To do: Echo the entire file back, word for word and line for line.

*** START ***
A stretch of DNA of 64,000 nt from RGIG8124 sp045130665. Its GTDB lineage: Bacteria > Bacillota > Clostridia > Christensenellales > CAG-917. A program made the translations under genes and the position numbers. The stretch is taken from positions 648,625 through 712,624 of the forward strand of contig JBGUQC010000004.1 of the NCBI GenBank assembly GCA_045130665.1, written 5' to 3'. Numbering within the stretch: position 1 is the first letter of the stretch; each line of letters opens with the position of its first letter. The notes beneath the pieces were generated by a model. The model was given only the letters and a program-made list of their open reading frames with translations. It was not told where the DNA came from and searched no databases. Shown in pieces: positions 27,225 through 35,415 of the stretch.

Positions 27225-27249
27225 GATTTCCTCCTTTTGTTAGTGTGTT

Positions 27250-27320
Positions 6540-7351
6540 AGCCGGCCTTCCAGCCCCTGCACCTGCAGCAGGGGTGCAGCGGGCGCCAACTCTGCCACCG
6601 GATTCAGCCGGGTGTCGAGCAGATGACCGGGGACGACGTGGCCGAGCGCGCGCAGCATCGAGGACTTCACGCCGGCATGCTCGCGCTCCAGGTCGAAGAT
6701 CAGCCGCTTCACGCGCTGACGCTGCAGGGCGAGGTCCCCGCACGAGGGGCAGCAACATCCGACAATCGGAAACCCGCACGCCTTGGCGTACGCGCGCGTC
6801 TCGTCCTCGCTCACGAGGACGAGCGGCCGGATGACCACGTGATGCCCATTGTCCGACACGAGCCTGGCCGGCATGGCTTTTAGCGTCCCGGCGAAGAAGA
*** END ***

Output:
A stretch of DNA of 64,000 nt from RGIG8124 sp045130665. Its GTDB lineage: Bacteria > Bacillota > Clostridia > Christensenellales > CAG-917. A program made the translations under genes and the position numbers. The stretch is taken from positions 648,625 through 712,624 of the forward strand of contig JBGUQC010000004.1 of the NCBI GenBank assembly GCA_045130665.1, written 5' to 3'. Numbering within the stretch: position 1 is the first letter of the stretch; each line of letters opens with the position of its first letter. The notes beneath the pieces were generated by a model. The model was given only the letters and a program-made list of their open reading frames with translations. It was not told where the DNA came from and searched no databases. Shown in pieces: positions 27,225 through 35,415 of the stretch.

Positions 27225-27249
27225 GATTTCCTCCTTTTGTTAGTGTGTT

Positions 27250-27320
Positions 6540-7351
6540 AGCCGGCCTTCCAGCCCCTGCACCTGCAGCAGGGGTGCAGCGGGCGCCAACTCTGCCACCG
6601 GATTCAGCCGGGTGTCGAGCAGATGACCGGGGACGACGTGGCCGAGCGCGCGCAGCATCGAGGACTTCACGCCGGCATGCTCGCGCTCCAGGTCGAAGAT
6701 CAGCCGCTTCACGCGCTGACGCTGCAGGGCGAGGTCCCCGCACGAGGGGCAGCAACATCCGACAATCGGAAACCCGCACGCCTTGGCGTACGCGCGCGTC
6801 TCGTCCTCGCTCACGAGGACGAGCGGCCGGATGACCACGTGATGCCCATTGTCCGACACGAGCCTGGCCGGCATGGCTTTTAGCGTCCCGGCGAAGAAGA